“I’m appalled. While the Administration is leaving behind its bleak, remote temporary prison for children and their mothers in Artesia, New Mexico, it is embracing a bleak, remote permanent corporate-run prison in Dilley, Texas. Moving from a make-shift prison to one run by the private prison industry brings no more humanity to an inhumane situation.

    “What does this mean for the remaining detainees in Artesia? Will they be able to overcome the Administration’s fallacy that they are undeserving of a fair chance at safe refuge? Will their removal from the place where stalwart AILA members have volunteered their time to assist them in proving their cases mean the end of their chances for due process? No. Even as they are being taken from one prison to another, the pro bono team is following, determined not to give up on justice for them.

    “But what of the thousands of others that DHS Secretary Johnson proclaims he will imprison? How will justice find its way to them in a small Texas town? This is now reaching a scale that challenges the unfunded world of pro bono representation beyond what is realistic.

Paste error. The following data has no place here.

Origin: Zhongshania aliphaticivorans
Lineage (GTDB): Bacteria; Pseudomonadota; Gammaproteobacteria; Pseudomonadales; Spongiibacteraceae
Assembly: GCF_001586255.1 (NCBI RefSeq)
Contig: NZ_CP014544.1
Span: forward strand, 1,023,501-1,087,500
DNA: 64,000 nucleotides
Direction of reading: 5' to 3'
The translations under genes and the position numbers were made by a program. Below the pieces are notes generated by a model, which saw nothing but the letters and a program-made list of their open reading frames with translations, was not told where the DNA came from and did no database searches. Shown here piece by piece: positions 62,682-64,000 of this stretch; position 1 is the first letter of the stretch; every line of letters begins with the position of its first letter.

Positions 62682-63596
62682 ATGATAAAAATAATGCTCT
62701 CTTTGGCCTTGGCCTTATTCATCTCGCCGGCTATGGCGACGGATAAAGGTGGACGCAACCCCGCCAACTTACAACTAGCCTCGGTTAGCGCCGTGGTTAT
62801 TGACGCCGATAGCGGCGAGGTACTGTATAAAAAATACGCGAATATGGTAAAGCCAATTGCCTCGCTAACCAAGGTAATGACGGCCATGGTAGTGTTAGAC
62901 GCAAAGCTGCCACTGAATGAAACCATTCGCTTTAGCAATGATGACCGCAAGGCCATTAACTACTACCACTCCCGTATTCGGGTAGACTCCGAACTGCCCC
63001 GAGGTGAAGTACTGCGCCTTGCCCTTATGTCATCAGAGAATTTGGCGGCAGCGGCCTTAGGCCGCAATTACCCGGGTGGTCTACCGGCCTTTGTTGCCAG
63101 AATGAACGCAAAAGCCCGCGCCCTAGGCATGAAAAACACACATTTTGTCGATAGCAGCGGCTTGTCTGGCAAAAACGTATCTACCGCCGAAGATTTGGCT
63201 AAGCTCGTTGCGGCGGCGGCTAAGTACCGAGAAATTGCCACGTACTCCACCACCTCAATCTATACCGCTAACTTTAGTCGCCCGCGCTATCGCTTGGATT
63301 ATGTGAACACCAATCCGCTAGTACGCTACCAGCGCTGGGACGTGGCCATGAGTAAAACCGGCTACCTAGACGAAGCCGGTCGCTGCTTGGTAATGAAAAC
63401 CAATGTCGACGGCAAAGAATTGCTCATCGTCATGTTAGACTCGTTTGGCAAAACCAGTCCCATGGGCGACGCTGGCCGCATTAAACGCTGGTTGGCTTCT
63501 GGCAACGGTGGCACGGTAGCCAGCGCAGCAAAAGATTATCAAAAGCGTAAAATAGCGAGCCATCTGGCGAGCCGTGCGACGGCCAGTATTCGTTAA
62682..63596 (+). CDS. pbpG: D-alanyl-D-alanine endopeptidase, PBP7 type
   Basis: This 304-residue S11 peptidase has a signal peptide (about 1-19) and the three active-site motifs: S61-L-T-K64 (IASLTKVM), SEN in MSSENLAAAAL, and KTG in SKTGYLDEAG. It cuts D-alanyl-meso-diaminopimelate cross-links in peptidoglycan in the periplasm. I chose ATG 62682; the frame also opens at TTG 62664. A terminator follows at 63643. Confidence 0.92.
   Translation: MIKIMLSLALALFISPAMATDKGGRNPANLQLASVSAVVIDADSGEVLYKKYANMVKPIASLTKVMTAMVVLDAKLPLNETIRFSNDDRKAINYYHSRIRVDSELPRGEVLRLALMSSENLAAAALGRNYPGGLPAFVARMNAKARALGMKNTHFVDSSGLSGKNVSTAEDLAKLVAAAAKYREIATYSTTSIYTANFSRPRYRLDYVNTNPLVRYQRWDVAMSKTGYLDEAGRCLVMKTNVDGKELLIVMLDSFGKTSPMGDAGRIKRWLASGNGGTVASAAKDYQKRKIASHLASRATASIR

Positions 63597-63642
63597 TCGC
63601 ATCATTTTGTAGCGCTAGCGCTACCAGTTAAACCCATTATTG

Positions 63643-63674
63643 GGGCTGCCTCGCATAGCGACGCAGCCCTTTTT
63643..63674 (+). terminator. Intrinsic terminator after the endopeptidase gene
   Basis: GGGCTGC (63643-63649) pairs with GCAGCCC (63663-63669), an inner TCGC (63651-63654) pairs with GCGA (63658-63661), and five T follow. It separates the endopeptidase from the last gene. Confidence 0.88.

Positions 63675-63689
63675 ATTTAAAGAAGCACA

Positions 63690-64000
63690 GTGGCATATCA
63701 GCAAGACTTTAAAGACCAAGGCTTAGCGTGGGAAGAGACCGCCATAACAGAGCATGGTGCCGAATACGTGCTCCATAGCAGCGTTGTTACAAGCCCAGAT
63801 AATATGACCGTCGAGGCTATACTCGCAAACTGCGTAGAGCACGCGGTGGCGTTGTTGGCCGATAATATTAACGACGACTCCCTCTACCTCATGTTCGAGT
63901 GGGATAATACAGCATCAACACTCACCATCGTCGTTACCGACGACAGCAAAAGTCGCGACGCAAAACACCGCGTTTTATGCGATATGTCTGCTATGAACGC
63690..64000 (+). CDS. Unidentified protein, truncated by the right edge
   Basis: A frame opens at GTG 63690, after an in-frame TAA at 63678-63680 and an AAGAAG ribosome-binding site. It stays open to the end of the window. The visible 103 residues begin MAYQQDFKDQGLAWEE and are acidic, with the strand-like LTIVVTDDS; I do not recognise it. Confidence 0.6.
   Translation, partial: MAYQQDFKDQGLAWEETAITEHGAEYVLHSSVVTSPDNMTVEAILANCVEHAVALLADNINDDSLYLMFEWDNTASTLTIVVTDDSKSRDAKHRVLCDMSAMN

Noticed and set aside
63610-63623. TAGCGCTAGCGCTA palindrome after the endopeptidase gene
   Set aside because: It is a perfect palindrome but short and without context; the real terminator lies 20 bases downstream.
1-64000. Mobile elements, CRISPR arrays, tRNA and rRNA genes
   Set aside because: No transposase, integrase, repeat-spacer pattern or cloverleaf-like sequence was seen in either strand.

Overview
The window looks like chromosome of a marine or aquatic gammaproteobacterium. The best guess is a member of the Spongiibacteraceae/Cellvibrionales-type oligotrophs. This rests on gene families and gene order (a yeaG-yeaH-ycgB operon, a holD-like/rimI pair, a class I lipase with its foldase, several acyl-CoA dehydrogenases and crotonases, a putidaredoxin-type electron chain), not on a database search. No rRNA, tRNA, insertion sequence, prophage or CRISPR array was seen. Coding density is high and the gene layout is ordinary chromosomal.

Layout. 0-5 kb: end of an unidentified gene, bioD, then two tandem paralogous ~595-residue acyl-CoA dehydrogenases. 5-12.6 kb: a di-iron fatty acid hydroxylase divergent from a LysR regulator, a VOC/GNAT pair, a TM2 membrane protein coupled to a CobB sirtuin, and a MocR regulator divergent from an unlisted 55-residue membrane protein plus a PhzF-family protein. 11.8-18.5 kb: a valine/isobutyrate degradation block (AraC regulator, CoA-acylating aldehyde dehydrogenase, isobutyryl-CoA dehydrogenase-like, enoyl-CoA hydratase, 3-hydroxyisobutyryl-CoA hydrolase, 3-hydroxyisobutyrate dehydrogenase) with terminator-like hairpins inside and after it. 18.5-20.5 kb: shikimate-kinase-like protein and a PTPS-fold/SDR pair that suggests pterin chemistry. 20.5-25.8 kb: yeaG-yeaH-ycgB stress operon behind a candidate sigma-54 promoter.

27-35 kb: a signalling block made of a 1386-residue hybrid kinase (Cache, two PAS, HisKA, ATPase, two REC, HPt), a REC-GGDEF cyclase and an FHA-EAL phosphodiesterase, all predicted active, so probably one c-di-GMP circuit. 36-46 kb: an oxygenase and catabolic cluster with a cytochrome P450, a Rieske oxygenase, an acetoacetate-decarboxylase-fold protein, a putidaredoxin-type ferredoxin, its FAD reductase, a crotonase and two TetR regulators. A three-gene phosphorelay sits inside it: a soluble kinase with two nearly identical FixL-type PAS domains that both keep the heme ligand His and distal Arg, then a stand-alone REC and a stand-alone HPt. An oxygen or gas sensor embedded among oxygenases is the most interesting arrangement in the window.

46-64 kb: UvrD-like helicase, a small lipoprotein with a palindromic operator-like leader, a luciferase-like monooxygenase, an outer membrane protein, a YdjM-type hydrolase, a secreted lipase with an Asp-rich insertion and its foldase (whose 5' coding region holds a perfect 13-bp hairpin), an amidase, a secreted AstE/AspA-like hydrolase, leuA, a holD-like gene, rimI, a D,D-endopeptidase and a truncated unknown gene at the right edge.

“Isn’t it enough that nearly every mother and child in Artesia who has had a full hearing before an immigration judge so far has been granted asylum? Doesn’t that tell the Administration that these most vulnerable of human beings deserve protection rather than warehousing as prisoners? This is unjust and a repudiation of our nation’s values and historic commitment to justice for all.”

    ###
    The American Immigration Lawyers Association is the national association of immigration lawyers established to promote justice, advocate for fair and reasonable immigration law and policy, advance the quality of immigration and nationality law and practice, and enhance the professional development of its members.

    Updated 12-18-2014 at 06:44 AM by MKolken